♬ original sound – Causalinf

Note: This is a video from another website. Sometimes they are deleted at source which stops them working on this site. If that has happened, I apologise but I have no control over it.

Postscript: you may know why Ronnie’s eyes are so bright. The light from the smartphone’s torch which was used to search for her in the void is reflected directly back by the reflective layer behind Ronnie’s retinas. It is why domestic cats have such good eyesight in near dark conditions.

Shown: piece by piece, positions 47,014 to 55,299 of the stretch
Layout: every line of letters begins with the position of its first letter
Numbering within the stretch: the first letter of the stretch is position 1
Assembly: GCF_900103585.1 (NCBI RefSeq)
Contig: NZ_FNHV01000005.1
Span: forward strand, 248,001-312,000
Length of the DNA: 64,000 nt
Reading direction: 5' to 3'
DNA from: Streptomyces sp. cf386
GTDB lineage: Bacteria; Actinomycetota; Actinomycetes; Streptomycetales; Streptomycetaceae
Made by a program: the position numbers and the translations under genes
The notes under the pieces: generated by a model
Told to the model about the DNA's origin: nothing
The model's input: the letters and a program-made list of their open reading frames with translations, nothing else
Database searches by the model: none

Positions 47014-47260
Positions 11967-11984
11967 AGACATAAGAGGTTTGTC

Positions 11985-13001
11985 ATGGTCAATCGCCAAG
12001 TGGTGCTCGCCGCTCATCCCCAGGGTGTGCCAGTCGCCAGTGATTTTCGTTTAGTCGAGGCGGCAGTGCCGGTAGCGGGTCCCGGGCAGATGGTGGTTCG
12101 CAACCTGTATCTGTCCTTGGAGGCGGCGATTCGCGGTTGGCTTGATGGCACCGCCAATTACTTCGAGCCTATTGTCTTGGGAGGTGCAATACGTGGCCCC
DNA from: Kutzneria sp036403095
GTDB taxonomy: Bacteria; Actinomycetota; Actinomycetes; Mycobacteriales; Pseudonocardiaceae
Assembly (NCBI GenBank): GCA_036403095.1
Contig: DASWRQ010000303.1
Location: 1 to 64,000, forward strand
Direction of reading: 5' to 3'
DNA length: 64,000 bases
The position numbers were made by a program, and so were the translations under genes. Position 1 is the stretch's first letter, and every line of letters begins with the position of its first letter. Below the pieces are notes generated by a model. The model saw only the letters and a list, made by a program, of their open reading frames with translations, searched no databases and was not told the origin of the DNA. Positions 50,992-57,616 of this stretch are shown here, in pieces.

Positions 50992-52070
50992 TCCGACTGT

Note: Sadly, in my cynicism, I have some doubts as to whether this is a genuine video. It just might be manufactured in the knowledge that it would be successful, which it is having gathered 1.5 million viewings at the time of writing this post.

Useful links
Anxiety - reduce it
FULL Maine Coon guide - lots of pages
Children and cats - important
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Useful tag. Click to see the articles: Cat behavior

Note: sources for news articles are carefully selected but the news is often not independently verified.

Michael Broad

Hi, I'm a 74-year-old retired solicitor (attorney in the US). Before qualifying I worked in many jobs including professional photography. I love nature, cats and all animals. I am concerned about their welfare. If you want to read more click here.

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2 Responses

  1. jwoolman says: